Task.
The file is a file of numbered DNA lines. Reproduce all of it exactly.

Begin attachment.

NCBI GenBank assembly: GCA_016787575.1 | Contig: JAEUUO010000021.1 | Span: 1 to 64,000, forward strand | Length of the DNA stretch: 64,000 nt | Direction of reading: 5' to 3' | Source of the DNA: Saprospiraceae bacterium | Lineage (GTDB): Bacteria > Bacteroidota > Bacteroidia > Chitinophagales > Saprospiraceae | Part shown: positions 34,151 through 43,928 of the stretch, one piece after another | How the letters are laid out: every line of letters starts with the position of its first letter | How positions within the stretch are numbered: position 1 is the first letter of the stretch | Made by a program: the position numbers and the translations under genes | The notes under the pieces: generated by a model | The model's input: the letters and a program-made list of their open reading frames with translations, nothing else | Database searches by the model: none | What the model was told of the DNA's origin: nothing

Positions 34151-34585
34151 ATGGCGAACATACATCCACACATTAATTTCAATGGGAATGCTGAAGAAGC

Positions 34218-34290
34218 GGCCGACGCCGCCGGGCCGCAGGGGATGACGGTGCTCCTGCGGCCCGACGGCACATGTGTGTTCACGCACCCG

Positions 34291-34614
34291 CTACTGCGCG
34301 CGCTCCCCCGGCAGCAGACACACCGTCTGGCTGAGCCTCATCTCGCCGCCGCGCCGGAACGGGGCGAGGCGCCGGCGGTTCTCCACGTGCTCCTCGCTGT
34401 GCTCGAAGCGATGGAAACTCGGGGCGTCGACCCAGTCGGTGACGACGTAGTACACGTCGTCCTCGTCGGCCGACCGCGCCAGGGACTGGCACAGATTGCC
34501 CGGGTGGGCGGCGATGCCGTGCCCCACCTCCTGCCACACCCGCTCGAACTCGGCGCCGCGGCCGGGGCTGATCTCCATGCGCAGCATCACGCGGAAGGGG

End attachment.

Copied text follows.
NCBI GenBank assembly: GCA_016787575.1 | Contig: JAEUUO010000021.1 | Span: 1 to 64,000, forward strand | Length of the DNA stretch: 64,000 nt | Direction of reading: 5' to 3' | Source of the DNA: Saprospiraceae bacterium | Lineage (GTDB): Bacteria > Bacteroidota > Bacteroidia > Chitinophagales > Saprospiraceae | Part shown: positions 34,151 through 43,928 of the stretch, one piece after another | How the letters are laid out: every line of letters starts with the position of its first letter | How positions within the stretch are numbered: position 1 is the first letter of the stretch | Made by a program: the position numbers and the translations under genes | The notes under the pieces: generated by a model | The model's input: the letters and a program-made list of their open reading frames with translations, nothing else | Database searches by the model: none | What the model was told of the DNA's origin: nothing

Positions 34151-34585
34151 ATGGCGAACATACATCCACACATTAATTTCAATGGGAATGCTGAAGAAGC

Positions 34218-34290
34218 GGCCGACGCCGCCGGGCCGCAGGGGATGACGGTGCTCCTGCGGCCCGACGGCACATGTGTGTTCACGCACCCG

Positions 34291-34614
34291 CTACTGCGCG
34301 CGCTCCCCCGGCAGCAGACACACCGTCTGGCTGAGCCTCATCTCGCCGCCGCGCCGGAACGGGGCGAGGCGCCGGCGGTTCTCCACGTGCTCCTCGCTGT
34401 GCTCGAAGCGATGGAAACTCGGGGCGTCGACCCAGTCGGTGACGACGTAGTACACGTCGTCCTCGTCGGCCGACCGCGCCAGGGACTGGCACAGATTGCC
34501 CGGGTGGGCGGCGATGCCGTGCCCCACCTCCTGCCACACCCGCTCGAACTCGGCGCCGCGGCCGGGGCTGATCTCCATGCGCAGCATCACGCGGAAGGGG